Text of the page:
At the end of their performance, the Kam Kam Dunes troupe gestured to switch places with us. Lacking massive quantities alcohol to dull the mortification and the coordination necessary to sing and drum simultaneously paired with some good old fashioned crippling performance anxiety, it was a cringeworthy shit show. I was ready to quit two minutes in but Mustafa and his crew seemed genuinely thrilled that we were trying and called encouragements to us.

Heck, I figured if they weren’t embarrassed for us then I was going to give them a show. Summoning my desert alter ego, Fatima Couscous (as christened by a waiter earlier that day) I threw away any lingering vestiges of dignity and squawked something wordless and tuneless while smashing together some clicky clacky, cymbal instrument in my hands. I believe that is the technical word – clicky clacky, cymbal instrument.

The crowd went wild with applause! In my head. In reality, my friends were laughing their asses off and taking videos to blackmail me with. Ah friendship.


Moral of the story: Always have a karaoke song in your back pocket in off chance that bored Berber men will force you to entertain them.



After gazing at the swathe of stars dotting the night sky while chatting with Mustafa about his life, Berber culture, experiences at Kam Kam Dunes, we turned in early, hoping to catch the sun rise the following morning. Despite preconceived notions about the desert, it is FREEZING at night since the sand does not hold any of the sun’s heat. While I was comfortable in jeans and a light shirt during the day, at night I shivered myself to sleep under the downy duvet.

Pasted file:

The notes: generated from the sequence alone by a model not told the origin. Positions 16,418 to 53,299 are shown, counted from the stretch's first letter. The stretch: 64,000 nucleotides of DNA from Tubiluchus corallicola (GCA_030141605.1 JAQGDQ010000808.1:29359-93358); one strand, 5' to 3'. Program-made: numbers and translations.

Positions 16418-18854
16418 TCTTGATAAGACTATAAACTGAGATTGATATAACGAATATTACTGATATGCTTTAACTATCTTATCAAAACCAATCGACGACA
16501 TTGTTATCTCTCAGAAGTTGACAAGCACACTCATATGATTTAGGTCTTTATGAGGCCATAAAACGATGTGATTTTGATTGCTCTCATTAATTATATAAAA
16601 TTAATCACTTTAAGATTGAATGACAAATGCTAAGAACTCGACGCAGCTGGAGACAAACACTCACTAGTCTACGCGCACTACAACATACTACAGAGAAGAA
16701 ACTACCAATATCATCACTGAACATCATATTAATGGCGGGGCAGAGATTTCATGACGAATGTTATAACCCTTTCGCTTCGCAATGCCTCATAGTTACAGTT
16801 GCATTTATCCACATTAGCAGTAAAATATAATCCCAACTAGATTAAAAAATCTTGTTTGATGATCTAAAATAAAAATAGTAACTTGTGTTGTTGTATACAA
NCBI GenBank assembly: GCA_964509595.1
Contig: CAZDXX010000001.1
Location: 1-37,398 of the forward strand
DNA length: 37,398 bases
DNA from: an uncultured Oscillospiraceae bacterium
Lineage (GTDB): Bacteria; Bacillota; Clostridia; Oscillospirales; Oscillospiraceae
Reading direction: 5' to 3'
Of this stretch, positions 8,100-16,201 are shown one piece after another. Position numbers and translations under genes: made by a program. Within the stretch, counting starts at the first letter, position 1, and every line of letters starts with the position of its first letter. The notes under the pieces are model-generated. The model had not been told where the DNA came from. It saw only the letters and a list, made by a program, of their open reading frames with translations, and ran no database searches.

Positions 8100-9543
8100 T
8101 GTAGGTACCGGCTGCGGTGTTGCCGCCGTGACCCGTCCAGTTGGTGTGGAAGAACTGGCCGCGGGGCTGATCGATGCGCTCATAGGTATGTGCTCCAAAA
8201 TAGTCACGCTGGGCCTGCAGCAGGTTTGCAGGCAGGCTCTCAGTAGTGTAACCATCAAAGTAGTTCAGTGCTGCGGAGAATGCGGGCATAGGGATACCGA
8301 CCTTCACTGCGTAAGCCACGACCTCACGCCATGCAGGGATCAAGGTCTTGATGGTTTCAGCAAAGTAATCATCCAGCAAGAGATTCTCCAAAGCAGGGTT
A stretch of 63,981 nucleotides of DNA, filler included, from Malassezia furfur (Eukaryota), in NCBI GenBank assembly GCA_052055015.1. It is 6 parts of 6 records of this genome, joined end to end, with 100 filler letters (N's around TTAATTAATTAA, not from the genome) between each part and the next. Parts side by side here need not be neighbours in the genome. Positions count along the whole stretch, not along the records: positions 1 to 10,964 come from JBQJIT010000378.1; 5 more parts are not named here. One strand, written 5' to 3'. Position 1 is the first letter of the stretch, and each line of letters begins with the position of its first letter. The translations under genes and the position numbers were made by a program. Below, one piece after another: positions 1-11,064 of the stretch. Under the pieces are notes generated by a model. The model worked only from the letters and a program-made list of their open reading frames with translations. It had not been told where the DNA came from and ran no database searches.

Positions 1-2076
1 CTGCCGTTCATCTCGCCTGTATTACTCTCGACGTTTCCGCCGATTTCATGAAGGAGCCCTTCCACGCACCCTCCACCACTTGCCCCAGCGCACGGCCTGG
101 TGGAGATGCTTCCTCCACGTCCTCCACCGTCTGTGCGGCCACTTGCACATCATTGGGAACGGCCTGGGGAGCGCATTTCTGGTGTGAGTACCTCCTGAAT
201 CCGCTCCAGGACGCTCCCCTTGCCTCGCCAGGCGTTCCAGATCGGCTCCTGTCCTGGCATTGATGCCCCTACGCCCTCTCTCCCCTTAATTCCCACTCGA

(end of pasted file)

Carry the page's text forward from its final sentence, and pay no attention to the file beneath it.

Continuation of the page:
“Hey guys, the sun’s going to rise in 5 minutes if you want to see it.”

At Janelle’s words floating from the flap of our tent, I awoke with a start and paused only long enough to shove my glasses on my face and my feet in my boots before running out of the tent. I nearly tripped over my feet sinking into the sand as I clumsily clambered up the little hill that overlooked the camp – the perfect vantage point to see the daybreak.


Breathing in the crisp desert air, surrounded by friends, and witnessing yet another majestic sunrise in a country so far from everything familiar to me, I experienced one of those moments that just clicked. Like how I felt at Yi Peng in Thailand, I had an overwhelming certainty that I was exactly where I was supposed to be, doing what I had only dreamed that I’d be fortunate enough to do.




Through Le Riad Yasmine, we arranged for a private driver and guide for the 3-day trip (2 days travelling, 1 at camp). It came to about 4300 dirhams (approximately $590 CAD) but we required a larger vehicle as there were five of us.

Berber Tent:
Cost: $100 – 150 / person / night
Number of Tents: 7
Tent Capacity: Between 2-3 people
Wifi? No
Breakfast is included

– Sunset or sunrise camel rides
– ATV tours
– Sand boarding
– Motorcross riding
– Running routes

– If you’re coming from Marrakech, I’d stay at least two nights since it’s more worth the long journey.
– It’s a lot colder than you’d think – like shivering yourself to sleep, cold – so bring layers and a good down coat.
– Don’t rely on your phone for an alarm clock! I almost missed the sunrise because my phone had turned off in the extreme cold overnight.